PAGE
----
Phone calls cut the time the fastest, interesting how interacting directly with someone cuts the sense of time. My second preferred form of aural entertainment is podcasts (remember those?), ranging from college courses downloaded from iTunes (I tend towards history and philosophy), cycling podcasts, and geek casts like the Gillmor Gang (if I can find it as it comes and goes). With the iPod dock in bad shape, I have devolved to the radio, and this past trip resolved to take one of the band of presets and once and for all organize a series of station pre-sets to coincide with the 250 miles haul.

One thing stands clear — I am a left-side of the dial guy. Why the crap stations dominate the 100’s is a mystery, but down in the 80s and 90s live the little college stations and NPR affiliates, places where anarchy and eclecticism rule the airwaves and the advertising is nonexistent.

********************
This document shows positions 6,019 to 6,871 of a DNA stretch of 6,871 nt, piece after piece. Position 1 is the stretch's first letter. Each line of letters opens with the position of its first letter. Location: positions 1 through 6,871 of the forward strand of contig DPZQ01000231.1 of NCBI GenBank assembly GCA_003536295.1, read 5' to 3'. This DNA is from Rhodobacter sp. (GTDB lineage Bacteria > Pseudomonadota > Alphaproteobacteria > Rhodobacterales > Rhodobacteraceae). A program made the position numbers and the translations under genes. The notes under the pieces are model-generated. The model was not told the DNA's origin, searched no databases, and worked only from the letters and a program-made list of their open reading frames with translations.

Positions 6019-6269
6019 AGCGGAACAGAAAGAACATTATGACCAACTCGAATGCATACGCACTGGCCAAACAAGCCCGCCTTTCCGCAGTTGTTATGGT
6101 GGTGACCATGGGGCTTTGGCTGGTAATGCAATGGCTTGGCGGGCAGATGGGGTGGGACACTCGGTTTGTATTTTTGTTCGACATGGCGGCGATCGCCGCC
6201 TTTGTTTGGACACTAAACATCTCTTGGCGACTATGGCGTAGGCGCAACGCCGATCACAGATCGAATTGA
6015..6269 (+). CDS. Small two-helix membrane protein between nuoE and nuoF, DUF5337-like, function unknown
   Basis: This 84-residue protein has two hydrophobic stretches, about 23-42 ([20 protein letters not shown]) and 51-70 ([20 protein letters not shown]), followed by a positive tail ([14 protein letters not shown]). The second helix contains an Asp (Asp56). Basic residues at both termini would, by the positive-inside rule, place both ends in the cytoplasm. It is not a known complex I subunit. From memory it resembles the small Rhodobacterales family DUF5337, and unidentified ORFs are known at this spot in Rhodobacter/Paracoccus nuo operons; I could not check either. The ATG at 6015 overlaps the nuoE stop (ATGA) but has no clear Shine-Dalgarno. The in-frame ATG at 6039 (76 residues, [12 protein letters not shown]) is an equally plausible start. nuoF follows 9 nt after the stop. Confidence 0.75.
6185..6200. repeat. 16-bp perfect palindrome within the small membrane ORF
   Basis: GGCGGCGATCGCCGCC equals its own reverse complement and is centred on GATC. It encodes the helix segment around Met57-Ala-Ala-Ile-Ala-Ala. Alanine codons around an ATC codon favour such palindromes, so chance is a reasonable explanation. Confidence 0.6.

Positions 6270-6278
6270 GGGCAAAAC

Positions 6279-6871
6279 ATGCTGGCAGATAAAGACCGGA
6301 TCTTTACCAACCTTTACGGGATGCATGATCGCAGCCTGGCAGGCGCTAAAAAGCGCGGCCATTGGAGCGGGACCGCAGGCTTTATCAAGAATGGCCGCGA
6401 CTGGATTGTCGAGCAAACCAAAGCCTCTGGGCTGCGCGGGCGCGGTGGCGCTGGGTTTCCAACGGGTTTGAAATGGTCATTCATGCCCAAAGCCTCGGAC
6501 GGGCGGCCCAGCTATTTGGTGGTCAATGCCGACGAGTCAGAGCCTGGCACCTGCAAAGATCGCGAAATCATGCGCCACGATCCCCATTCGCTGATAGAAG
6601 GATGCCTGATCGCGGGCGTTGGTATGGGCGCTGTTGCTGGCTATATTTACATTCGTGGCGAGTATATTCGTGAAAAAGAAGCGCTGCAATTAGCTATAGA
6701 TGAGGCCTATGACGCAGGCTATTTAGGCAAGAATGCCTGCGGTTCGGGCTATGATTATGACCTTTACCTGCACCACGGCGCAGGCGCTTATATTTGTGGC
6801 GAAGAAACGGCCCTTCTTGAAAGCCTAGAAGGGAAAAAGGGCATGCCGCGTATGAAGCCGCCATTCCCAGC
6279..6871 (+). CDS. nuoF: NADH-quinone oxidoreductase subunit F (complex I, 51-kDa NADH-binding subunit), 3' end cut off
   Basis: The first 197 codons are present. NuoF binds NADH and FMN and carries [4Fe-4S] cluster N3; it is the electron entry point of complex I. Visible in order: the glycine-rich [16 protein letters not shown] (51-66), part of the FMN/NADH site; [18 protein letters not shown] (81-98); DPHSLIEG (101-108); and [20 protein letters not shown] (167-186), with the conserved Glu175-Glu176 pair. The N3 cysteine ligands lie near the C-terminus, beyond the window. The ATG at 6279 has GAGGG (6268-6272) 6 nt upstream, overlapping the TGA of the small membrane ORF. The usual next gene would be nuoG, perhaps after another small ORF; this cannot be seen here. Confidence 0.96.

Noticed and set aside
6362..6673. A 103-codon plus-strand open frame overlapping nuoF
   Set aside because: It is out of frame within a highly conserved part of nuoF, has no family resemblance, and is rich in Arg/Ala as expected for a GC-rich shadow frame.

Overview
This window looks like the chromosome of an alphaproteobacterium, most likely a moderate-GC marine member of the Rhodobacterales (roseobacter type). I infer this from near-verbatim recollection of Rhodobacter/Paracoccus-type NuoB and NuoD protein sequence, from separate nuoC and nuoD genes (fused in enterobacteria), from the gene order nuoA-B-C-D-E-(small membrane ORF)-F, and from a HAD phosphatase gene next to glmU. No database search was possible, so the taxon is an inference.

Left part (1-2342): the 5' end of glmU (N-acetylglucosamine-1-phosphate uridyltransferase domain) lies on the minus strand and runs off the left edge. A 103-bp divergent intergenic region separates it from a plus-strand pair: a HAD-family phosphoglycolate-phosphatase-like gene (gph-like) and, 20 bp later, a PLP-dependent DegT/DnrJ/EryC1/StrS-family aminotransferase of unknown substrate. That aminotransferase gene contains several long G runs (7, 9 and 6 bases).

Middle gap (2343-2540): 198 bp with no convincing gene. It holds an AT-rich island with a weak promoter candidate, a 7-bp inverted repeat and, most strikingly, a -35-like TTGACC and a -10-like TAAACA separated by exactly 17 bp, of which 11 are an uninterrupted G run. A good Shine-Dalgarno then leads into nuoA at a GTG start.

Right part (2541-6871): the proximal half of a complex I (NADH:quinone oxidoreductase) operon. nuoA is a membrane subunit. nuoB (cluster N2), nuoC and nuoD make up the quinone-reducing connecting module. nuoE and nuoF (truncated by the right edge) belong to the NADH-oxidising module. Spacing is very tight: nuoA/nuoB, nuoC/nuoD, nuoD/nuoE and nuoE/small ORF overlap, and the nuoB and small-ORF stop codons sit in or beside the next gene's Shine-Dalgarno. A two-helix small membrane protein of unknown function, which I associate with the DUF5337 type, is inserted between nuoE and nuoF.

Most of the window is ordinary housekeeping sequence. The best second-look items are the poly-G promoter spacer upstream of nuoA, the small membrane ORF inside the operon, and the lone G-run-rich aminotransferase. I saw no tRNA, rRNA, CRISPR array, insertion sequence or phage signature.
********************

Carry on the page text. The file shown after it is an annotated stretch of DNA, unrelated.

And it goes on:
National Public Radio can be a good thing. And I start the trip at 5 am in the dark listening to the BBC World Update — the Economist of the ether — catching up on the suicide bombings and coups in various banana republics as read by the prickly and sometimes sanctimonious Dan Damon. WGBH — one of the oldest public radio stations in the country, has a monster signal that reaches from Boston to the Cape. The joke locally is GBH either stands for Great Blue Hill (the location of the transmitter in Milton) or God Bless Harvard because the studios are so close to Harvard Stadium in Allston. Locally, the NPR affiliate is WCAI at 90.1. I like CAI (Cape And Islands) because its general manager Jay Allison was such an early force on The W.E.L.L. in the 1980s and their local programming, particularly the local food report, is generally excellent. What I cannot abide is John Hockenberry’s The Takeaway due to their pernicious belief that adding high-tech noises to intros and outros makes the news cool.